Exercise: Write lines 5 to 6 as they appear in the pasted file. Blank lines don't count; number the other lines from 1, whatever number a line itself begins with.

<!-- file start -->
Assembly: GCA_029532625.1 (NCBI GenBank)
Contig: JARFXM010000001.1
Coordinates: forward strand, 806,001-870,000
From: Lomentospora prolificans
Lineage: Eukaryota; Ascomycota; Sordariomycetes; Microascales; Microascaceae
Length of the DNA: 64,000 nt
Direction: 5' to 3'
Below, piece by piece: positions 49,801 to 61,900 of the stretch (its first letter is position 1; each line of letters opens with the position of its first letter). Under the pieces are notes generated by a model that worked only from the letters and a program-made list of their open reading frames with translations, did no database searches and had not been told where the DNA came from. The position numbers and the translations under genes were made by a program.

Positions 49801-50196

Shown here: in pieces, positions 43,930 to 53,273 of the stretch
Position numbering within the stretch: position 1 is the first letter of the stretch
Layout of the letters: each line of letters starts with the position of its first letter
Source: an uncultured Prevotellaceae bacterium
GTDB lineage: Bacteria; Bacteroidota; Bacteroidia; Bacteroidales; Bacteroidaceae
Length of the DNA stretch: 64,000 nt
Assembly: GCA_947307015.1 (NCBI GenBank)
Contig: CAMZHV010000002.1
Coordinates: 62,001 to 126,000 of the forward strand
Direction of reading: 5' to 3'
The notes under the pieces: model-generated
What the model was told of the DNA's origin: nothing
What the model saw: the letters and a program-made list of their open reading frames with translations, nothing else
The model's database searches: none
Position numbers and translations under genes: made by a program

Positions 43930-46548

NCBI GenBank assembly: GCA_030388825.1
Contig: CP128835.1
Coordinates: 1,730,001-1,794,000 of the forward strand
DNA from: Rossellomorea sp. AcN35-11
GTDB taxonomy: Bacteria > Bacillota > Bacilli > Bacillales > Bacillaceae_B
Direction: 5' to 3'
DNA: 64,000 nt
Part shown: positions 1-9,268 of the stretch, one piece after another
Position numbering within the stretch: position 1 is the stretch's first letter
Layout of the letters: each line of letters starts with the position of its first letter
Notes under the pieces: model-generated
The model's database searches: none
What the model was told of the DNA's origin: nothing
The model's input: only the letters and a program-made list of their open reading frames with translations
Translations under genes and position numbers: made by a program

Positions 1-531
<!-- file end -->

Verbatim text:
Lineage: Eukaryota; Ascomycota; Sordariomycetes; Microascales; Microascaceae
Length of the DNA: 64,000 nt